2 Mar 2015

Ex-worker welcomes Facebook privacy ruling

8:40 pm on 2 March 2015

The Human Rights Review Tribunal has awarded record damages of $168,000 against New Zealand's biggest credit union for breaches of the Privacy Act after it accessed a private Facebook page.

Facebook, privacy, Facebook

Photo: RNZ / Alexander Robertson

Former NZCU Baywide employee Karen Hammond has been awarded damages for harm the credit union caused by taking an image of a cake iced with swear words about the company from her private Facebook page and distributing it to employment agencies.

Read the full decision by the Human Rights Review Tribunal

Karen Hammond

Karen Hammond Photo: SUPPLIED

In March 2012, Ms Hammond uploaded to her Facebook page a picture of a cake made by her for a private dinner party for a close friend of hers, Jantha Gooding. Both Ms Hammond and Ms Gooding had recently left NZCU Baywide.

In its decision, the Human Rights Review Tribunal said what would otherwise have been an unexceptional set of circumstances was transformed by two factors. First, the top of the cake had been iced with the words "NZCU F**K YOU". The privacy setting on Ms Hammond's Facebook page meant only those accepted by her as "friends" had access to the photograph.

Second, the Tribunal said NZCU Baywide gained access to the Facebook page by forcing a young employee to provide access to the page and then taking a screenshot of the cake.

That screenshot was then distributed to multiple employment agencies in the Hawke's Bay area by email which, along with contemporaneous phone calls from NZCU Baywide, warned against employing Ms Hammond.

At the same time an internal email was sent by NZCU Baywide chief executive Gavin Earle to staff disclosing information about the circumstances in which Ms Hammond had earlier resigned. NZCU Baywide also placed severe pressure on her new employer to terminate her employment.

Ms Hammond said she was relieved and elated the tribunal had found the credit union committed a gross breach of her privacy.

She said it had confirmed what she had been saying for three years - that NZCU Baywide acted maliciously and unlawfully.

She said she lost employment opportunities, the case caused major grief for her family, and the financial impact meant her partner had to leave the region to find work.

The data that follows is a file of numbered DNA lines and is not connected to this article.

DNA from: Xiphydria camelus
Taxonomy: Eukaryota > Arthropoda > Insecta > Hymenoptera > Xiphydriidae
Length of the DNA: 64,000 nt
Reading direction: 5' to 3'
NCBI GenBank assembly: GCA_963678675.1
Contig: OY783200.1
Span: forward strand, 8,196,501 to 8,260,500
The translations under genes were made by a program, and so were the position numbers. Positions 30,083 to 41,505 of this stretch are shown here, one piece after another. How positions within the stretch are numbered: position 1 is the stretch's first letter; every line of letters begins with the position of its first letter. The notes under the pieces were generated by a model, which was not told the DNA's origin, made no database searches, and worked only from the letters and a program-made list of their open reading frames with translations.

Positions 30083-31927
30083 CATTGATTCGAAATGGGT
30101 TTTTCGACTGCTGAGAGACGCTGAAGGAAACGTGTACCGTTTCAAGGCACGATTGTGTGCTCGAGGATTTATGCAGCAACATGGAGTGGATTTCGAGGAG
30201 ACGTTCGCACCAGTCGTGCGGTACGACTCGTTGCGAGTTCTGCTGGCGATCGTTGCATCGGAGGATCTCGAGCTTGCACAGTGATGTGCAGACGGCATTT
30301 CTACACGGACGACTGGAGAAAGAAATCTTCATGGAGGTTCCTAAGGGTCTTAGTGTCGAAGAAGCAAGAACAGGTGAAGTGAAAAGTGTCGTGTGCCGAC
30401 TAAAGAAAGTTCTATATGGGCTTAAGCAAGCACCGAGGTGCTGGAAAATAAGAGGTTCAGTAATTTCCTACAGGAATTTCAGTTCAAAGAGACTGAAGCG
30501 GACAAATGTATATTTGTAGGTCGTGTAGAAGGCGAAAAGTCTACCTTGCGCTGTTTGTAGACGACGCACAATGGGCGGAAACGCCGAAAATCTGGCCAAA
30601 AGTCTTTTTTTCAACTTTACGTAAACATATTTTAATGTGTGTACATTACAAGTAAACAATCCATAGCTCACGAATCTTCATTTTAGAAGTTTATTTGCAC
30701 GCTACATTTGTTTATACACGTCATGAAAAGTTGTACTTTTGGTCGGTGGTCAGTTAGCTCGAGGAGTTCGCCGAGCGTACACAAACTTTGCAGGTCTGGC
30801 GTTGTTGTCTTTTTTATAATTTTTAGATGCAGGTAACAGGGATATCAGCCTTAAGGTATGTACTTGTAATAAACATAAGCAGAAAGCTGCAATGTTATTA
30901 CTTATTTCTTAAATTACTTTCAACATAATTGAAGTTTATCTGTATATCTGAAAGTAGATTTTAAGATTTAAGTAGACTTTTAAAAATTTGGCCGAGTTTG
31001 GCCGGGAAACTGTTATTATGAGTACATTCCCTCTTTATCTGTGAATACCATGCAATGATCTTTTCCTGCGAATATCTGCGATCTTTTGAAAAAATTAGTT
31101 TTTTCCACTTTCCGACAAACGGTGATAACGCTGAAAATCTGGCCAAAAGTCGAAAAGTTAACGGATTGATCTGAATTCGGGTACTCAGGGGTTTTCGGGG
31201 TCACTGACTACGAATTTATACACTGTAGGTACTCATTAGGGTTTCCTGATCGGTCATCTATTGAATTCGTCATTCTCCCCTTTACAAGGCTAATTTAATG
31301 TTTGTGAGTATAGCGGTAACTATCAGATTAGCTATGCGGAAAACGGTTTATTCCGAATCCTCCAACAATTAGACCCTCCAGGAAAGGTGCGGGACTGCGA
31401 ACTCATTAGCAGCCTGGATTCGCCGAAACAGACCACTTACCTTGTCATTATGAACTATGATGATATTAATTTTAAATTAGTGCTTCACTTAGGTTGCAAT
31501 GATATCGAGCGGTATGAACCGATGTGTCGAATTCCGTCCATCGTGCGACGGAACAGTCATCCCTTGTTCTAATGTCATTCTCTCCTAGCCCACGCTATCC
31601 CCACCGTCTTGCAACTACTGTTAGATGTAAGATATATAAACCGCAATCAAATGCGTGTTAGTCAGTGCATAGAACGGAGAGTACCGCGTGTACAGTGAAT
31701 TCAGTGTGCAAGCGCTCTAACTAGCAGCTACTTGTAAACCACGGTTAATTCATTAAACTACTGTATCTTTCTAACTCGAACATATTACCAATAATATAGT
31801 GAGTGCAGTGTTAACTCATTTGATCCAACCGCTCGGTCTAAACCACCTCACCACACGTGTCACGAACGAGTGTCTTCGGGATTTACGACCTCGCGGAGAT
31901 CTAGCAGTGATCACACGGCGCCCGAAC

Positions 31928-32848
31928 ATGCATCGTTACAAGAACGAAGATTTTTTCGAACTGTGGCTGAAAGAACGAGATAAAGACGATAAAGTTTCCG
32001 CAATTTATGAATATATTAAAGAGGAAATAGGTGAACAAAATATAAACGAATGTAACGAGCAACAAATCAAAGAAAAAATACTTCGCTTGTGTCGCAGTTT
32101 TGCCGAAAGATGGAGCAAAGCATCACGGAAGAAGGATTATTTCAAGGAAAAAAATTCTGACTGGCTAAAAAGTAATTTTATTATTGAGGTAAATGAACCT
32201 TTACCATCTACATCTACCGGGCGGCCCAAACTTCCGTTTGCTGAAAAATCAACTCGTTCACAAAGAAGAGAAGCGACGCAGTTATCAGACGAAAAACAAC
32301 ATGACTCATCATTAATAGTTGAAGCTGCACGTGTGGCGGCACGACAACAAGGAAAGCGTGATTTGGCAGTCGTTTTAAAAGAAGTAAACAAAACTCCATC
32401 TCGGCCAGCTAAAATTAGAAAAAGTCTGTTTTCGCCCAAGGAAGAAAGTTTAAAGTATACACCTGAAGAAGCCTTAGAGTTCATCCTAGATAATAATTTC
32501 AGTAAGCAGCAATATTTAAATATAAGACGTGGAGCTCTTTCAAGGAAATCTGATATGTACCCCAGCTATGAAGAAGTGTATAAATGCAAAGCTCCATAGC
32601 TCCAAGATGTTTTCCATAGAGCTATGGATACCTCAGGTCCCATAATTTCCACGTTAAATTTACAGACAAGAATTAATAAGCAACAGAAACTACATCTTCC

NZCU Baywide said in a statement that it accepted the ruling and was genuinely sorry.

It said it would comment in more detail once it had digested the decision.

Credit union's actions 'shameful'

The tribunal said the humiliation, loss of dignity and injury to feelings in the case were at the serious end of the spectrum, making the damages of $168,000 both appropriate and necessary.

NZCU Baywide apologised to Ms Hammond during the hearing, but the tribunal dismissed this as insincere.

"That apology was delivered without any detectable note of sincerity. The tribunal was struck by the somewhat mechanical manner in which it was given," it said.

The tribunal said it saw few, if any, mitigating circumstances for NZCU Baywide.

"On the credibility findings we have made the actions of the senior executives ... were shameful. There was a gross over-reaction to news that Ms Hammond had made a cake for a private party held for Jantha Gooding," it said.

It said, had chief operations officer Grant Porter's personal animosity towards Ms Hammond been reined in and had more mature counsel prevailed, NZCU Baywide could have avoided the enormous harm inflicted on Ms Hammond and, eventually, upon itself.

"The entire episode was marked by personal animosity against Ms Hammond and an apparent desire on the part of some or all of the senior management team to exact revenge for what was in truth an act of kindness on the part of Ms Hammond for a close friend."

NZCU Baywide

Photo: RNZ / Peter Fowler

The tribunal members - chair Rodger Haines QC, Wendy Gilchrist and Brian Neeson - said they felt bound to draw attention to the lack of awareness, at senior management level, of the obligations and duties of NZCU Baywide under the Privacy Act.

It said warnings from then-chief financial officer Peter McAuley that privacy issues were raised by the proposed acquisition and dissemination of the photograph of the cake were ignored by other members of the management team including chief executive Gavin Earle.

"We acknowledge Mr Earle stated in his evidence that NZCU Baywide takes its obligations under the Privacy Act seriously. The short answer, however, is that on 12 and 13 April 2012 there were multiple failings at senior management level, failings which were inexcusable," the tribunal said.

The financial damages are the largest the tribunal has ordered. In addition, NZCU Baywide has been ordered to send a retraction to the employment consultancies it sent the Facebook image to.

Mr Earle has also been ordered to forward to all members of NZCU Baywide staff a retraction of his email to staff, together with an apology to Ms Hammond.

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